Climbing Kilimanjaro to beat Huntington’s Disease

Climbing Kilimanjaro to beat Huntington’s Disease

Laura Dixon at the summit of Mount Meru in Tanzania in February 2022.

Laura Dixon is ready to climb a mountain to benefit people with a rare, inherited neurological disease.

The University of Louisville staff member and alumna is planning to climb Mount Kilimanjaro in Tanzania to raise awareness and support patients with Huntington’s Disease and their families.

“I decided if I was going to make this climb, I wanted to make it count. I want to make a difference for this underserved, underrepresented and often misunderstood population,” Dixon said.

The highest mountain in Africa, Mount Kilimanjaro is a snow-capped dormant volcano that rises 19,341 feet above sea level. After climbing nearby 14,968-foot Mount Meru in February 2022, Dixon set a goal of climbing Mount Kilimanjaro with the added motivation of increasing awareness of Huntington’s Disease and raising funds for the research, education and advocacy of the Kentucky Chapter of the Huntington’s Disease Society of America (HDSA). 

Dixon has treated patients with Huntington's Disease (HD) for more than seven years as a nurse practitioner in the UofL Department of Neurology, co-director of UofL's HDSA Center of Excellence and director of the Huntington’s Disease Multidisciplinary Clinic at UofL Physicians.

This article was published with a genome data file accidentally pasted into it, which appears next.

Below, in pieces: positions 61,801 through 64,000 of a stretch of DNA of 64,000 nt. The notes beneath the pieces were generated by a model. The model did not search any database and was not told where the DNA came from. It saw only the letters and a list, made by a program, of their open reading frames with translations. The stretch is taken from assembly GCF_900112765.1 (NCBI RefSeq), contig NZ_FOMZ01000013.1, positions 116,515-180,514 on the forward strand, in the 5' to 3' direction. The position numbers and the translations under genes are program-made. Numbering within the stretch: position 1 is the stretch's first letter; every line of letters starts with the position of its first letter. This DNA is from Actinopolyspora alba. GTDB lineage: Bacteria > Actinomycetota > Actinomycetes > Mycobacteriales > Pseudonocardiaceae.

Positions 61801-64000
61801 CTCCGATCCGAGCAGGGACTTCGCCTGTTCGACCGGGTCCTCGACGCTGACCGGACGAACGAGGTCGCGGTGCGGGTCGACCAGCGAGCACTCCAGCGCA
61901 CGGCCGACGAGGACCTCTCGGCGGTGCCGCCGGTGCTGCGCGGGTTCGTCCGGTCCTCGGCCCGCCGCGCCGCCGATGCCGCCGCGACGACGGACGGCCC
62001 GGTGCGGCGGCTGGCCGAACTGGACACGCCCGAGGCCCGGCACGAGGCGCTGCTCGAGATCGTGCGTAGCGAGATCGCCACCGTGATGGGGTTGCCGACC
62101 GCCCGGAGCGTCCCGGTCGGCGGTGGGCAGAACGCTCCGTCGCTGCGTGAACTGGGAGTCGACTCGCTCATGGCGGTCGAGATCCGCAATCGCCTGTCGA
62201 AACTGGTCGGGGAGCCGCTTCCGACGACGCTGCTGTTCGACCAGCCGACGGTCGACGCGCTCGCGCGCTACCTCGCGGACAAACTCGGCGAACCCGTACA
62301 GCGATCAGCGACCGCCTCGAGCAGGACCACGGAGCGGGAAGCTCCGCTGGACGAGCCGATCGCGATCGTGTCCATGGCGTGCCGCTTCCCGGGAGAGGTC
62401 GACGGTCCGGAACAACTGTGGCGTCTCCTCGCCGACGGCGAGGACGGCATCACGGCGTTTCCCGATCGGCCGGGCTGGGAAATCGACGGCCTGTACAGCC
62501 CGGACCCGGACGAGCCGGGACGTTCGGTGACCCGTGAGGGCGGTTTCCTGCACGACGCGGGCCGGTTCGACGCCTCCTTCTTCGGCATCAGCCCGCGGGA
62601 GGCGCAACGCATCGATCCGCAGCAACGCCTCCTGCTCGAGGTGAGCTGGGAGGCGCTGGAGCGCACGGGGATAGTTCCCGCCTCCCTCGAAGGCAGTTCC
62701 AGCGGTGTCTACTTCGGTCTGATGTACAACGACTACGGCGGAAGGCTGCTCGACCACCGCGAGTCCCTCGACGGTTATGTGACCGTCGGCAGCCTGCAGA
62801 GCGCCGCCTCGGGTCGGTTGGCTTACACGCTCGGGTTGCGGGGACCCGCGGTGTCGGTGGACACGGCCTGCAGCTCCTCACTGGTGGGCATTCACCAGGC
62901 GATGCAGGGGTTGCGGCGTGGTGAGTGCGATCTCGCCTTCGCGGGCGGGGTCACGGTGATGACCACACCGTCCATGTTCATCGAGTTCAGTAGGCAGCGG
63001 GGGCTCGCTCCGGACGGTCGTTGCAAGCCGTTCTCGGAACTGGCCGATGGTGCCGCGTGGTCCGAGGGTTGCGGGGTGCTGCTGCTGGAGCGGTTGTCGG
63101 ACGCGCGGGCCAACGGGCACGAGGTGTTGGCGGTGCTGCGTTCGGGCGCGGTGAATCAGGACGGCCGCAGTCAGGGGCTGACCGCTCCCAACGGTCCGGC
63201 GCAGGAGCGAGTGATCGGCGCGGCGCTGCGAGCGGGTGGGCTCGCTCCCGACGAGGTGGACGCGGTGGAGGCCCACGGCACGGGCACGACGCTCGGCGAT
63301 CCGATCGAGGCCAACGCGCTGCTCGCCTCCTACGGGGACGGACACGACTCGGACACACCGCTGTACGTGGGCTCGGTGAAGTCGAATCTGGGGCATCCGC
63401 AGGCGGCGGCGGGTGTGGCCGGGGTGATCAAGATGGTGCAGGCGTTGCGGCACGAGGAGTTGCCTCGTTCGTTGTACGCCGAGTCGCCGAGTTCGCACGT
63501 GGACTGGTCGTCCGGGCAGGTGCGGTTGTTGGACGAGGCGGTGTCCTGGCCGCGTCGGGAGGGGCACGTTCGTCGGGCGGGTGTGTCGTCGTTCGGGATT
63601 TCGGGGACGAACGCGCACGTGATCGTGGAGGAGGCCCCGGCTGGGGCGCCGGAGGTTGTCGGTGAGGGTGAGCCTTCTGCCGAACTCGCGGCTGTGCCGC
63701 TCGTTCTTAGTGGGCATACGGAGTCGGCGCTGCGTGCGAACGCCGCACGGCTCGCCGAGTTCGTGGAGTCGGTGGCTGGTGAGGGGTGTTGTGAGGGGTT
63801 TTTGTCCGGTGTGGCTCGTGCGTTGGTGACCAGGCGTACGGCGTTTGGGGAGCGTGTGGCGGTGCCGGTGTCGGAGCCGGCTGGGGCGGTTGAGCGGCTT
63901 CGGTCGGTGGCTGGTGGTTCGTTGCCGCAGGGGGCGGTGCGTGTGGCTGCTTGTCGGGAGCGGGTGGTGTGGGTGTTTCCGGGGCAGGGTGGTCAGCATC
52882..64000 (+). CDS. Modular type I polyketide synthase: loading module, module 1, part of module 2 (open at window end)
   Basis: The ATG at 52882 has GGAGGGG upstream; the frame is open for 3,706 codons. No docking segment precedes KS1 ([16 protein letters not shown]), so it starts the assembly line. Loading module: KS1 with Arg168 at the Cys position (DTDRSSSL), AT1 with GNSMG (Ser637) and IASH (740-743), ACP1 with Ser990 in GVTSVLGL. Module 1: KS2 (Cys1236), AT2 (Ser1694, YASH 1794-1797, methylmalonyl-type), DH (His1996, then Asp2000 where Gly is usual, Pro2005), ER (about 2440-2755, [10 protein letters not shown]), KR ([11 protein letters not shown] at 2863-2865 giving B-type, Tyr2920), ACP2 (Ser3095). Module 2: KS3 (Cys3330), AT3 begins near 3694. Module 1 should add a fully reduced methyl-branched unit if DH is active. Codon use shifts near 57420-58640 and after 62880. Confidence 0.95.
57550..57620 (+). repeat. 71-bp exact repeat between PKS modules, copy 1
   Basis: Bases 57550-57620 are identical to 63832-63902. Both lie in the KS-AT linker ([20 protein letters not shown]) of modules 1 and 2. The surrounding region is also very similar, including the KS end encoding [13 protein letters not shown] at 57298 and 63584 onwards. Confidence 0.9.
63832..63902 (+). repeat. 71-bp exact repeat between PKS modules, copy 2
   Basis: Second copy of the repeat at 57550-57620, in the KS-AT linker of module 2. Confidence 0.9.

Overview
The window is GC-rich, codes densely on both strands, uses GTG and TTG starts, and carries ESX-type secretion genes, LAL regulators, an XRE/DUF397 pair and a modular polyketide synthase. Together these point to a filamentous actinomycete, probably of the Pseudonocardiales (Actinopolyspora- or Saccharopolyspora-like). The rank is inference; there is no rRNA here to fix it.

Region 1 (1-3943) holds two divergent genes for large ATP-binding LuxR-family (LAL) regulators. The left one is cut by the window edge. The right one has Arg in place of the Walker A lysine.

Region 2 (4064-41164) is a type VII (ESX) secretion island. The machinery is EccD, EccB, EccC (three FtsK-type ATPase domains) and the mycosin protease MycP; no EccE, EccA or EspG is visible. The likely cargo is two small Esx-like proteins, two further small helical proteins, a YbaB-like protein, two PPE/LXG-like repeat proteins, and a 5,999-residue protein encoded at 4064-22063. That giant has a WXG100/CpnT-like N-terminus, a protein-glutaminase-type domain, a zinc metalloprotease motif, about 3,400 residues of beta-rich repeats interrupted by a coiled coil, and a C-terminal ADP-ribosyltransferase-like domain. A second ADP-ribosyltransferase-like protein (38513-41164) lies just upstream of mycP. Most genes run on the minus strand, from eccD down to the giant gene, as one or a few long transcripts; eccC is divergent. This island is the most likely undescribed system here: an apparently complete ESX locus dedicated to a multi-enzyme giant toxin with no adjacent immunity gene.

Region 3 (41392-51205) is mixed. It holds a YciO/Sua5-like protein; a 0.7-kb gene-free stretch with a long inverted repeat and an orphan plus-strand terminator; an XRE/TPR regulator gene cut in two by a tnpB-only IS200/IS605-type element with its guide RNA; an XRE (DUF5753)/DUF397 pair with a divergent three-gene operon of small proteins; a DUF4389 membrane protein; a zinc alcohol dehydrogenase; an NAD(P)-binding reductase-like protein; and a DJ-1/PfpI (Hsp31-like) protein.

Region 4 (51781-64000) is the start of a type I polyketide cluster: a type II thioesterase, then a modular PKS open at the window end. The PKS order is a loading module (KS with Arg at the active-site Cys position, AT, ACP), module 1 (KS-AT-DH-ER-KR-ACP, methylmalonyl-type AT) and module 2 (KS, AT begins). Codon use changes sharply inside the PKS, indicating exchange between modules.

Huntington's Disease is a progressive, incurable and fatal disease that causes the progressive breakdown of nerve cells in the brain. According to HDSA, approximately 41,000 Americans have symptomatic HD. Symptoms usually first appear in patients between the ages of 30 and 50 and can include involuntary movements, cognition difficulties and psychiatric problems such as depression and irritability. The disorder is caused by a single specific gene.

“After caring for more than 100 people with Huntington's Disease over the years, it is not lost on me how fortunate I am to have the opportunity and the physical and cognitive abilities needed to make this climb,” Dixon said. “I will be carrying my people with me every step of the way.”

UofL has the only HDSA Center of Excellence in Kentucky. The twice-monthly clinic offers multidisciplinary care for patients and families with HD, providing services in nutrition, mental health, social services. Patients also have access to physical therapy, occupational therapy, speech-language therapy and genetic counseling.

Dixon will start her seven-day ascent of Mount Kilimanjaro on March 1. To support her climb with a donation to HDSA, visit her page on their website.